Bernanke’s rosy outlook

A well-known high-level Merrill Lynch analyst fisks Bernanke’s embarrassingly optimistic report to Congress earlier this week on the US economy (low inflation, more jobs, blah blah), demolishing it point by point. PDF File. A must for those interested in what’s really behind all those positive numbers Bernanke cited.

The Discussion: 2 Comments

I”m interested. One of the reasons I read blogs is to learn from material that I wouldn’t discover otherwise, and that PDF bit fits the bill. I realise it’s just one analyst’s opinions, but it’s a set of figures that adds depth to my understanding. A bit difficult to comprehend with the acronyms and specialised terminology, the way The Economist’s articles on international finance used to be (before I dropped my sub because its right-wing snark irked me too much.)

So the U.S. economy is looking unwell, but it’s a slow-motion sickness. We won’t hear that from Bernanke until after it’s impossible to cover up. That should be enough of a decent interval for Alan Greenspan to hang onto his sainthood.

Off topic, but I think it was me who was the embittered longterm exile speculating on the collapse of the American economy that Pha and Nanhey were referring to on the now-closed thread. I’m still predicting it, although not overnight. That’s why part of me is a gold bug (and silver, which is at a better price ratio to gold than it has generally been in historic terms.)

There is a creepy side to gold bugs, though. The only time gold REALLY pays is when there’s a financial disaster. That makes the price skyrocket. Otherwise, you have a lump of metal that just sits there and varies through some standard deviations. It’s hard to sell if you’ve got the actual coins, because you pay a premium to the dealer when you purchase them and then you have to pay the dealer AGAIN to guarantee that they’re real when you sell! And few of us have sufficient money to buy enough metal in certificate form that we can flip to profit from those slight standard deviation fluctuations.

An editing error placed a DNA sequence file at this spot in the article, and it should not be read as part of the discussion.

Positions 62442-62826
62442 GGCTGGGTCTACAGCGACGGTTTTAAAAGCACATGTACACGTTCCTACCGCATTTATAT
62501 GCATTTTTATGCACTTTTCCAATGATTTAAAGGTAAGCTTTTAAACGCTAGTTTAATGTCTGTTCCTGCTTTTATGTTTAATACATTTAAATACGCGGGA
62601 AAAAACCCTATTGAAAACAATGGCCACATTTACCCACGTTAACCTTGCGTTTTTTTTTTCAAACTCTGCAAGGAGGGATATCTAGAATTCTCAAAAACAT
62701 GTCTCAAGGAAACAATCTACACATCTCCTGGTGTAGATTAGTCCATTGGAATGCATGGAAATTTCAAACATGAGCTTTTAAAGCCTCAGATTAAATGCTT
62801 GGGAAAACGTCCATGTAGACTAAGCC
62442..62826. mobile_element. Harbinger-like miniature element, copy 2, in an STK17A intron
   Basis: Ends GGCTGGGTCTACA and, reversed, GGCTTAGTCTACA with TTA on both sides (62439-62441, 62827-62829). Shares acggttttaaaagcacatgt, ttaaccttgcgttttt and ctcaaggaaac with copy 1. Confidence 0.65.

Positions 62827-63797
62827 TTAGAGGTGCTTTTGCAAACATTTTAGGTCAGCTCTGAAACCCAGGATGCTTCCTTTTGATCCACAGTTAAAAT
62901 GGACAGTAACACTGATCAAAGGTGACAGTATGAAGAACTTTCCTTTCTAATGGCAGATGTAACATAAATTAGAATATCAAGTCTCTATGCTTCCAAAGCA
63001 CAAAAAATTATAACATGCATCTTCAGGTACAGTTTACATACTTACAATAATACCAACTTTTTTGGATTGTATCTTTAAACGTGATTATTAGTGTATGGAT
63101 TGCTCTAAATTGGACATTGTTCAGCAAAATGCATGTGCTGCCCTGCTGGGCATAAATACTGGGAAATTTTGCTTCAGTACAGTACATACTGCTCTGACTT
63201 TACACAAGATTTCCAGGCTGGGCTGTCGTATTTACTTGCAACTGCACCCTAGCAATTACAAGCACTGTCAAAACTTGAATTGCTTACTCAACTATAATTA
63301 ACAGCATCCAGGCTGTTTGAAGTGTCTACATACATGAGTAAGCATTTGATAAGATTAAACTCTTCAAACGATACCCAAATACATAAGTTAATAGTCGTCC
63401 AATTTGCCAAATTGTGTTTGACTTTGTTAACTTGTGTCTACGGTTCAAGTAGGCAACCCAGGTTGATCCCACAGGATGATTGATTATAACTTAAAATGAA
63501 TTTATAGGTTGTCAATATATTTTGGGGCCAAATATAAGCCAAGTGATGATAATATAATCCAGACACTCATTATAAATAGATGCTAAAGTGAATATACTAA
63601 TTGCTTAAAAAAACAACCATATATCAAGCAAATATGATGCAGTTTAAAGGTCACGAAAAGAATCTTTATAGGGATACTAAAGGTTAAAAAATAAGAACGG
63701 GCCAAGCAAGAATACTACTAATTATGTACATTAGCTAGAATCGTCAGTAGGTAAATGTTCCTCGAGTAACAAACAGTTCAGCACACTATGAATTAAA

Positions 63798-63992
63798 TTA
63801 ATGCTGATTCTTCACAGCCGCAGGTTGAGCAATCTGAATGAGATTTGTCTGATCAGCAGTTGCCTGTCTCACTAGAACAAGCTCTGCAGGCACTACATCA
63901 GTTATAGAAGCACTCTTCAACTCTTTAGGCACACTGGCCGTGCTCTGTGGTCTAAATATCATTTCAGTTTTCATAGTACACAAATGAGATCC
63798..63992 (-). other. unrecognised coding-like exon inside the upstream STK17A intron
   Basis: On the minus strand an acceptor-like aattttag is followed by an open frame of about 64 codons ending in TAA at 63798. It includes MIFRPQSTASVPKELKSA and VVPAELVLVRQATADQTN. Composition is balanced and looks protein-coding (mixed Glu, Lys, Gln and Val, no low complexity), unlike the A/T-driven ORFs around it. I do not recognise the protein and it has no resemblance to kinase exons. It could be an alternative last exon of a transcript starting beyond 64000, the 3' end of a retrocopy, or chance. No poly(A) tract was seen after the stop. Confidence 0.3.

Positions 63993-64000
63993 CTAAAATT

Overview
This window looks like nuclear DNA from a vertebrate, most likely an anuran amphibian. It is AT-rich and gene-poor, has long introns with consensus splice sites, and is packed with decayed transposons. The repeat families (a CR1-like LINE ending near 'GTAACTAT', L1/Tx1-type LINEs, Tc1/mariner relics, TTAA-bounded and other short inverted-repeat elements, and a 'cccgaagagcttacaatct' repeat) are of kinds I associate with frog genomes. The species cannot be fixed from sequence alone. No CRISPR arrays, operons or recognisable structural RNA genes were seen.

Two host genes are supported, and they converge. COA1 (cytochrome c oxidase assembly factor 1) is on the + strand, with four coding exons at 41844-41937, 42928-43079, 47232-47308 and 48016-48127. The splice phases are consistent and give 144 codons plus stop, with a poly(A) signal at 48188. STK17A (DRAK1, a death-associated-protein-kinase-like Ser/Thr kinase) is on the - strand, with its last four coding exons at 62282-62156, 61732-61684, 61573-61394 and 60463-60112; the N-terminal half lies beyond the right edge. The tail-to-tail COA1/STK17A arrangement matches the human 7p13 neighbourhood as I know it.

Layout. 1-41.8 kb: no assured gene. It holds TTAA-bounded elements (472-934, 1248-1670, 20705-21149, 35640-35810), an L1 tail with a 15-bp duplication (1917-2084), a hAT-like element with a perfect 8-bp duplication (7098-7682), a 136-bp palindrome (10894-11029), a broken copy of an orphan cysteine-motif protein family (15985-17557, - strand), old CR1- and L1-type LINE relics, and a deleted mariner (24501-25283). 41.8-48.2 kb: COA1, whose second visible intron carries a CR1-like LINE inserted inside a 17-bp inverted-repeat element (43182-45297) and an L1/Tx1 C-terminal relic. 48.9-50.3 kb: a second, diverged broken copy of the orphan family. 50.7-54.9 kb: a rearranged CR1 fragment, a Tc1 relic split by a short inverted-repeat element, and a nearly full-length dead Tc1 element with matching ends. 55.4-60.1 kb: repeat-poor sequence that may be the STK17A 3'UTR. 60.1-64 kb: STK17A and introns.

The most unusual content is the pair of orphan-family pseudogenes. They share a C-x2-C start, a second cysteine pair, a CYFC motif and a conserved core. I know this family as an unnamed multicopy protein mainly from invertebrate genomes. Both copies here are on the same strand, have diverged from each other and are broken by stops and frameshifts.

So my gold bug side has an evil desire to see something BAD happen. That’s counterbalanced by the fact that only a small percentage of what I’ve got is metallic, and the realisation that billions of people would be made miserable by anything that would be profitable for me. I’m not evil enough to wish for that.

February 18, 2007 @ 11:33 am | Comment

I would rather be able to make my money from a nice bull market as opposed to banking on misery. But when it comes to investing I try to be pragmatic, especially after I learned first-hand the price you can pay for optimism ungrounded in reality (think 2000 and the dot-coms). Like the Merrill Lynch analyst, I see too many converging trends approaching, all signalling some serious hard times for America. So based on what I see, gold makes sense to me at this moment, as do certain foreign currencies like the Japanese Yen and even the RMB. Still, I don’t want the crisi to happen – it will hurt me, making it harder on my family and others very close to me, and I don’t have enough liquidity to invest a lot in gold, so no matter what it does I won’t get rich from it. My salary comes from multinationals, most of them based in the US, and if there is a crisis I could lose my job. So I’m not rooting for crisis. (Also, gold can soar without a full-blown crisis, as happened during the Reagan years.) About billions being hurt – unfortunately this is a cyclical fact of life: people get hurt, and helped, by economies from time to time. We’re always going to have bull and bear markets, recession and inflation and deflation and good times and hard times. I will put my money where it makes sense based on what I see and read, with some moral restrictions – I’m not investing in tobacco companies or weapons manufacturers. But as I watch America’s housing and auto industries crash, the wars against “terror” escalate and the government taking exrtaordinary steps to keep people ignorant of what’s happening with the dollar, I have no choice but to conclude this is the right time to buy gold and similar commodities, though of course I could be very wrong.

February 18, 2007 @ 12:49 pm | Comment

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